# Classical scattering off an ellipsoid

## Homework Statement

Particles of scattered off the surface of an ellipsoid given by x^+y^2+z^2/f^2 = R^2, where f and R are constants. Find the differential cross-section.

## The Attempt at a Solution

Let s be the impact parameter. I can find s as a function of the scattering angle, theta, but I am not sure where to go from there. I get:
$$s(\theta) = \frac{R}{\sqrt{f^2 tan^2(\theta/2)+1}}$$
When I did this for a sphere instead of an ellipse, that expression for s was much simpler and could be easily differentiated. Then I just used the formula:
$$\frac{d\sigma}{d\theta}=\frac{ s(\theta)}{\sin \theta} \left|{\frac{ds(\theta)}{d\theta}\right|$$

But, I have no idea how to differentiate this w.r.t theta. Is there another way to get $$\frac{d \sigma}{d \Omega}$$.

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## Answers and Replies

malawi_glenn
Science Advisor
Homework Helper
why cant you take the derivatite of $s(\theta )$? It is just the chain rule.

How stupid of me!

$$\left| \frac{ds}{d\theta} \right| = \frac{R f^2\tan(\theta/2)\sec^2 (\theta/2)}{2 (f^2 \tan^2(\theta/2)+1)^{3/2}}$$

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For the differential scattering cross-section, I get:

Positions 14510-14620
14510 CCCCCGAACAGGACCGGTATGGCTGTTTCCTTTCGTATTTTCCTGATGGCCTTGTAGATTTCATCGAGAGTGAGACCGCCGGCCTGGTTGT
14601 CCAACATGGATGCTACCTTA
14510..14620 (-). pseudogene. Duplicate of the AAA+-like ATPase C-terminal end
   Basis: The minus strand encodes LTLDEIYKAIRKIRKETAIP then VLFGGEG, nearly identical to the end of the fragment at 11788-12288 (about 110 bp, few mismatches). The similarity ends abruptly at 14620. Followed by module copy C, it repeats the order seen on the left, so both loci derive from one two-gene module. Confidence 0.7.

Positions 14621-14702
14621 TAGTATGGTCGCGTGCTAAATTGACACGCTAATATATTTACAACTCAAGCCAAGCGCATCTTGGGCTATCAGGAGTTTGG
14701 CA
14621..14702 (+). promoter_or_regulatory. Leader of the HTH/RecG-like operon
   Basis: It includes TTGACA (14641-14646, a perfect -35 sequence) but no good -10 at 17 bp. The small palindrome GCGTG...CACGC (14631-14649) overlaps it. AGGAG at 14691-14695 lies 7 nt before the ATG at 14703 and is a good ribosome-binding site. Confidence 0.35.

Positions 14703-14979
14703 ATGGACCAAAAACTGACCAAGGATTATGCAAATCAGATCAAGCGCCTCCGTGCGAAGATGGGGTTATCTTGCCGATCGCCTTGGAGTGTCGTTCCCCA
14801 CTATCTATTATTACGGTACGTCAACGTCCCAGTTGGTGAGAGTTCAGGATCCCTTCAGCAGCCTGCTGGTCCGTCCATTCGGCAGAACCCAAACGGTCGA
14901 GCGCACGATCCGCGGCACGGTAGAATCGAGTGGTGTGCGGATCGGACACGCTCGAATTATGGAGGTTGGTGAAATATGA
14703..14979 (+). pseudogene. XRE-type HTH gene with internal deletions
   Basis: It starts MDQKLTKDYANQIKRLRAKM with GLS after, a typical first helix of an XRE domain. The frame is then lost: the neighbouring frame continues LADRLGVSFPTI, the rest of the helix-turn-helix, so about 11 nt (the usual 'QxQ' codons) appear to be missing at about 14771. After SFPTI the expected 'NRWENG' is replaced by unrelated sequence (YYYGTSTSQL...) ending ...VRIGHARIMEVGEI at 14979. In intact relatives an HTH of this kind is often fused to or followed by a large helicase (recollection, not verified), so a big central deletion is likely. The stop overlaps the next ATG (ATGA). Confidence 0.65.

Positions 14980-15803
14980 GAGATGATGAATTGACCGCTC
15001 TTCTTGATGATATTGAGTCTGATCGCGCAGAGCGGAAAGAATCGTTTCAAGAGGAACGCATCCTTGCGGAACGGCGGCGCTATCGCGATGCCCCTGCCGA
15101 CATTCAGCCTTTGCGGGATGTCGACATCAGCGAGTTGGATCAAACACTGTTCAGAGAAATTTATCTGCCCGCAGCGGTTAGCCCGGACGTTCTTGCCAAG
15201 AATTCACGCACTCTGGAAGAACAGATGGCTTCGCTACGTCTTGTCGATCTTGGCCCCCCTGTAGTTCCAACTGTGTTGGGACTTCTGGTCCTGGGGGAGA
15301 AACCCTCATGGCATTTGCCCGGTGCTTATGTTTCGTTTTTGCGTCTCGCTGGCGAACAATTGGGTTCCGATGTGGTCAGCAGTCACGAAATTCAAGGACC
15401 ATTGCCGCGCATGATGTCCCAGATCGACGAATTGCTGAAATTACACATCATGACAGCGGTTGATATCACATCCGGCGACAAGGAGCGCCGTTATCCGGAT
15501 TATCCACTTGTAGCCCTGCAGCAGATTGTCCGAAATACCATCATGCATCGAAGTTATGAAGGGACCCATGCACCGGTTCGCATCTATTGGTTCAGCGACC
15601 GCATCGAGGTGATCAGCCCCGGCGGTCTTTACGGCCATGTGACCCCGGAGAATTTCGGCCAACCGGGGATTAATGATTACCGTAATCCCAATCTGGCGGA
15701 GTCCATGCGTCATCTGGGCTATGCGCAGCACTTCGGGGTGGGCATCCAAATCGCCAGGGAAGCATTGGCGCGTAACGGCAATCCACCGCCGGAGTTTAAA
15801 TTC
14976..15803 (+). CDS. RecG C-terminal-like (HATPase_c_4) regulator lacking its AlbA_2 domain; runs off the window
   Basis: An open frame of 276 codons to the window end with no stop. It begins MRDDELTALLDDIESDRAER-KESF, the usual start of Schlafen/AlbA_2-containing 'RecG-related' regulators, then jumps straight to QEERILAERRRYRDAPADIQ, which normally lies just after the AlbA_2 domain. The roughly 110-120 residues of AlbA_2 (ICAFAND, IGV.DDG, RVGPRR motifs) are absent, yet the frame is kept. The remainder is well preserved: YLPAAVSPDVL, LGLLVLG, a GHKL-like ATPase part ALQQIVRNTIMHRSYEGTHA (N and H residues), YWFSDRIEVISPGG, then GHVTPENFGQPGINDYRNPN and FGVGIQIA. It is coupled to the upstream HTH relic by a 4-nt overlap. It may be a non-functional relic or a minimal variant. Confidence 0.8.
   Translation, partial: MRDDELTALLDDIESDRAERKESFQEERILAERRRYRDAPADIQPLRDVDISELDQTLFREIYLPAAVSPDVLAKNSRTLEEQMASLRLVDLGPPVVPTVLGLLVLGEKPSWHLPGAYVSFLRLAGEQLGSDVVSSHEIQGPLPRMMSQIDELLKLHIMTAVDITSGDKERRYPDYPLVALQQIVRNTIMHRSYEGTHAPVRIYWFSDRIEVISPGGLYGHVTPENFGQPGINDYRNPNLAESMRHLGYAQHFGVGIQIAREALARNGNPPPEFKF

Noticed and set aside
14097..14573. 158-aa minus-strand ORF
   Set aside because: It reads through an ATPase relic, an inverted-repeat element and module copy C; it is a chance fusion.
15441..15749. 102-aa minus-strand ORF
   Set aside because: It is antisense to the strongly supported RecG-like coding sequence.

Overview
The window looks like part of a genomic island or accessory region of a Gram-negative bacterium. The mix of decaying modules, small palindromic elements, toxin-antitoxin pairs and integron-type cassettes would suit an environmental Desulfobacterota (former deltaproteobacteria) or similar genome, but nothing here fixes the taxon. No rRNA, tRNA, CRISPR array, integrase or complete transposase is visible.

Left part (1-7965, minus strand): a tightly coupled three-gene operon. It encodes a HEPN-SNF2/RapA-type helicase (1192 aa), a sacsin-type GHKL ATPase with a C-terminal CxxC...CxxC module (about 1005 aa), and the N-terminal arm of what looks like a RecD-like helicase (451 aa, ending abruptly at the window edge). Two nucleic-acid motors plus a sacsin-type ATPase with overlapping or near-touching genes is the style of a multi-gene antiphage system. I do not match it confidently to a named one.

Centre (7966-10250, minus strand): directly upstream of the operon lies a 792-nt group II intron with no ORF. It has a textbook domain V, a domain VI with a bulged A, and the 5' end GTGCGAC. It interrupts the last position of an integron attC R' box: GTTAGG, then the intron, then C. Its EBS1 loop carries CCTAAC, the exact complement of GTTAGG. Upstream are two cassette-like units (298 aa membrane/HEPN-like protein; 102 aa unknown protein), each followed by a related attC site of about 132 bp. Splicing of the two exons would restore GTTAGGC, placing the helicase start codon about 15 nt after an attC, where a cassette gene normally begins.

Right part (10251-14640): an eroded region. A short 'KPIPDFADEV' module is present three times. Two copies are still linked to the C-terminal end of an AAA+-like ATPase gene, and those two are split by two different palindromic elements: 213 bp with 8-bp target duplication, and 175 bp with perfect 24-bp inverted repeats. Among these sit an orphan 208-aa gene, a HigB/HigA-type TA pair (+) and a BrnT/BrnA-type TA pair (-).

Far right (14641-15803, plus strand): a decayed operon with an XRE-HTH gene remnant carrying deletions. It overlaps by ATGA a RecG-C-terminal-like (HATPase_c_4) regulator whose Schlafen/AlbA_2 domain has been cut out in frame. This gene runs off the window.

$$\frac{d\sigma}{d\Omega} = f^2 R^2/4 \frac{1}{(f^2+(1-f^2)\cos(\theta/2))^2}$$

My book says that I am missing a factor of 4 and that I need to add one to the denominator before squaring. Who is right: me or my book?

Dr Transport
Science Advisor
Gold Member
How did you integrate??? Try integrating from 0 to pi/2 and multiplying by 4.

How did you integrate??? Try integrating from 0 to pi/2 and multiplying by 4.

I didn't integrate. This is the differential cross-section.

What would I integrate from 0 to pi/2? can you elaborate?

EDIT: I just used the formula

$$\frac{d\sigma}{d\theta}=\frac{ s(\theta)}{\sin \theta} \left|{\frac{ds(\theta)}{d\theta}\right|$$

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Dr Transport
Science Advisor
Gold Member
Brain fart.........